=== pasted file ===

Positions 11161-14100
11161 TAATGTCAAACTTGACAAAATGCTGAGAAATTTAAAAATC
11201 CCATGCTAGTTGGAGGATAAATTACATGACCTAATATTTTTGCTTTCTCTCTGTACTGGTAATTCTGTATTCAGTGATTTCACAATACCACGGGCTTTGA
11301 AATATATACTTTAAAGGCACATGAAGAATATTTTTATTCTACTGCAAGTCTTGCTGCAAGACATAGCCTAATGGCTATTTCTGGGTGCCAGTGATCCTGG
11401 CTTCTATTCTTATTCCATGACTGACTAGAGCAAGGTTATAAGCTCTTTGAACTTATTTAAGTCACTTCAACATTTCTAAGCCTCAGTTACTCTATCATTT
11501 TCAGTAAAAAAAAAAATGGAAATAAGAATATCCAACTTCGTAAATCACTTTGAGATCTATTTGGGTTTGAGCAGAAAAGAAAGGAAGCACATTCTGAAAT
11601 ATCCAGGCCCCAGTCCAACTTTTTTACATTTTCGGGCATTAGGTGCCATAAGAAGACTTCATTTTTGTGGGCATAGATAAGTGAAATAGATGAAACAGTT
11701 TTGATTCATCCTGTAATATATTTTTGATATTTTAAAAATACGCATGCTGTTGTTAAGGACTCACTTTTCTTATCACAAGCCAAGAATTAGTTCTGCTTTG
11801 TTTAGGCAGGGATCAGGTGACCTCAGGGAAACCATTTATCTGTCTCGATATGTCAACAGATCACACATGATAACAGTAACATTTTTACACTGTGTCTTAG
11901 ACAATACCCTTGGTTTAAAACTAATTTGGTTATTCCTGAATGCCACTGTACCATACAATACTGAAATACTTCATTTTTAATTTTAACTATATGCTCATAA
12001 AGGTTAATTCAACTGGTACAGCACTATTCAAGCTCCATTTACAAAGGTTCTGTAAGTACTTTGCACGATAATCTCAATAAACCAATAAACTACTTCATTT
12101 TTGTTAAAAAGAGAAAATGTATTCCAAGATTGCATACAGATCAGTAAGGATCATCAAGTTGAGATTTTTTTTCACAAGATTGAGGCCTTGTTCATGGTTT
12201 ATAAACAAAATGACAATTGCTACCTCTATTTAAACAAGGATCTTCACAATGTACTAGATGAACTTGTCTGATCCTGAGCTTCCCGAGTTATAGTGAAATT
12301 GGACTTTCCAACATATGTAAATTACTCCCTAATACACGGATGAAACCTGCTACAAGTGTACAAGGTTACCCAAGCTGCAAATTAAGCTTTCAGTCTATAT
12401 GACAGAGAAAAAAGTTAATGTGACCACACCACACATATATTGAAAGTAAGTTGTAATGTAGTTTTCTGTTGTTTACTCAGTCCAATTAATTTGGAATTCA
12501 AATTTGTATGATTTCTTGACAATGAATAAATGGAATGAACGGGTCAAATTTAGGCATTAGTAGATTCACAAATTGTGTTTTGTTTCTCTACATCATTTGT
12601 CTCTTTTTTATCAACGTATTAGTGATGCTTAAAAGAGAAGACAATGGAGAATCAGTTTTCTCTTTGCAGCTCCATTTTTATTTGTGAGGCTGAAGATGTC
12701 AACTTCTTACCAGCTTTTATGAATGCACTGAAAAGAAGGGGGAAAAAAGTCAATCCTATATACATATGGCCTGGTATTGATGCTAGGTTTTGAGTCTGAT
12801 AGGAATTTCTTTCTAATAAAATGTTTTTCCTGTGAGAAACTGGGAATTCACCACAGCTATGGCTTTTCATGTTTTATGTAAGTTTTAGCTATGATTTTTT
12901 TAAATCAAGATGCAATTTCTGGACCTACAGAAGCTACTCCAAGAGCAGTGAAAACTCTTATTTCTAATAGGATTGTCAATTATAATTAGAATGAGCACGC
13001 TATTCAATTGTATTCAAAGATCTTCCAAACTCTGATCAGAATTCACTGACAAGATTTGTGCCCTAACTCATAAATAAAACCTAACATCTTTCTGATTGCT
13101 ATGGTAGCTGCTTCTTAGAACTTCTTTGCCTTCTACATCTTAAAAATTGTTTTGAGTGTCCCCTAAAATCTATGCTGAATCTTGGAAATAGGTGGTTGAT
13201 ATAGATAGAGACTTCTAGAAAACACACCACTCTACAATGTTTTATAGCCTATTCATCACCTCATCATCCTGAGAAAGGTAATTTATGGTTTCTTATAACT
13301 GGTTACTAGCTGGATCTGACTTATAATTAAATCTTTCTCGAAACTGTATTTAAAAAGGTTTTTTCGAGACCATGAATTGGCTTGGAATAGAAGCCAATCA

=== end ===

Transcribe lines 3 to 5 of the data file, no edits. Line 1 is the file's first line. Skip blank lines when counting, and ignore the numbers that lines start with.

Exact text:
11201 CCATGCTAGTTGGAGGATAAATTACATGACCTAATATTTTTGCTTTCTCTCTGTACTGGTAATTCTGTATTCAGTGATTTCACAATACCACGGGCTTTGA
11301 AATATATACTTTAAAGGCACATGAAGAATATTTTTATTCTACTGCAAGTCTTGCTGCAAGACATAGCCTAATGGCTATTTCTGGGTGCCAGTGATCCTGG
11401 CTTCTATTCTTATTCCATGACTGACTAGAGCAAGGTTATAAGCTCTTTGAACTTATTTAAGTCACTTCAACATTTCTAAGCCTCAGTTACTCTATCATTT